Advisory Firm Warns June’s Tax Receipts Up £90.5 Billion Last Year

Total tax receipts are up by £90.5 billion from 12 months to June over the prior year, said leading tax and advisory firm Blick Rothenberg.

Paul Haywood-Schiefer, a senior manager at the firm said: ‘Total tax receipts remain very strong – with a £90.5 billion increase over the last 12 months. HMRC has received £737 billion in a 12-month period which is quite a significant take compared to the last few years. Given inflation, we could see a higher take in VAT, fuel duties and annual tax receipts topping £800 billion. This strong performance could give the incoming PM and Chancellor some flex around future tax cuts.’

Paul added: ‘All taxes are contributing to this increase, with HMRC posting a record for Inheritance Tax (IHT) in June with £726 million collected. This is 24.1% higher than the previous record of £585 million set in March and seems to be an upward trend over the last 6 months. However, it represents less than 1% of total tax take and only around 10% of corporation tax receipts, so it’s not setting the world alight. The government have long struggled to gain more from Inheritance Tax despite the 40% rate.’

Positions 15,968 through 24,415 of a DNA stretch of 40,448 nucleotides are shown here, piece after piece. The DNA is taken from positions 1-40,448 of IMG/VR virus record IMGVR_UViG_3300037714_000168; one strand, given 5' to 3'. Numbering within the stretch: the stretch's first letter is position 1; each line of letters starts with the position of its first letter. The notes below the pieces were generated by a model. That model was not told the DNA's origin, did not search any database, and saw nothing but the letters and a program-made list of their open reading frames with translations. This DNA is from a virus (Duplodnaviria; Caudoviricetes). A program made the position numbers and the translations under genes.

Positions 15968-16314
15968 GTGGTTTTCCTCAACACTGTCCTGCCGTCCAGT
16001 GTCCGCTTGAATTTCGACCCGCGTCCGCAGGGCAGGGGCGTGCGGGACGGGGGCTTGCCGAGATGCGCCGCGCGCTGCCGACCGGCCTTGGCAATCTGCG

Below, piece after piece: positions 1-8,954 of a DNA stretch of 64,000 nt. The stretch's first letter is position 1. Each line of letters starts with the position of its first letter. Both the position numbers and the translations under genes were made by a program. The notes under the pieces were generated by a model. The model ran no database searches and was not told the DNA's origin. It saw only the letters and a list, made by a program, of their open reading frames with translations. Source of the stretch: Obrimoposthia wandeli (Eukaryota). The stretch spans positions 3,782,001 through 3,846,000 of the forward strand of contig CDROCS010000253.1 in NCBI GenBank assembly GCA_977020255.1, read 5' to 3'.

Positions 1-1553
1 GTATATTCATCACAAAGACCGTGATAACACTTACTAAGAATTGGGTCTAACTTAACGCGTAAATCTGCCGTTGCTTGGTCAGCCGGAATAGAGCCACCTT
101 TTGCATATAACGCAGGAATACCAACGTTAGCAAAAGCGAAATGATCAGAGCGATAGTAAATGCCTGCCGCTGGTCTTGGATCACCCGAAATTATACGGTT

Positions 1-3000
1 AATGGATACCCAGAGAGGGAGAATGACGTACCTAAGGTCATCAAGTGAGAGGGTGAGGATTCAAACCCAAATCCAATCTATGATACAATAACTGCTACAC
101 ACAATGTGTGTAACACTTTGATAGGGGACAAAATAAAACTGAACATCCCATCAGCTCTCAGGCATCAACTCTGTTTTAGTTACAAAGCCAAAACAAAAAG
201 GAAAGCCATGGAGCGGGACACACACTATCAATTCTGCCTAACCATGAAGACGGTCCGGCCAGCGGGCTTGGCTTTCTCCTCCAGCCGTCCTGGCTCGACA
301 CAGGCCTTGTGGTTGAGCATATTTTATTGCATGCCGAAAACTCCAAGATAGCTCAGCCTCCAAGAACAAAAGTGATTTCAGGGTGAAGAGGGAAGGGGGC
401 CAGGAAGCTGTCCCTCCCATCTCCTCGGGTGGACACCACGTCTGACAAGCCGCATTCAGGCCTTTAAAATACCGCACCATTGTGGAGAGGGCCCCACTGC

‘While that is the case, this is a big jump in receipts, and a 24% increase on a previous record in any tax is newsworthy. There are several possible reasons for the increase. Though, as with IHT receipts, £726 million sounds like a huge sum of money, a significant estate of a deceased individual can impact the figures collected.’

‘IHT is due by the end of the 6th month following the person’s death. We should see the receipts related to individuals who died in December 2021. However, this may also include receipts of estates from much earlier, which are being paid over late to HMRC, hence one big, complicated estate that takes some time to deal with might end up paying late because they could not agree on figures.’

‘This tax is generally paid at 40% over a person’s available nil rate band, currently £325,000, which might be extended by the availability of a deceased spouse’s unused nil rate band or even with a transfer. The tax rate can be lower on gifts in the previous seven tax years, where 10% of the estate’s value is left to charity. Therefore, to generate £726 million of tax, we are looking at just over £1.8 billion of assets being subject to tax for the month, which is just over £350 million more than would have been taxed to the previous record.’

‘As to the receipts themselves, they aren’t going to provide a huge boost to the Government’s coffers, but such a significant increase in receipts is money that probably was not expected, so it will be a small bonus to be used elsewhere.’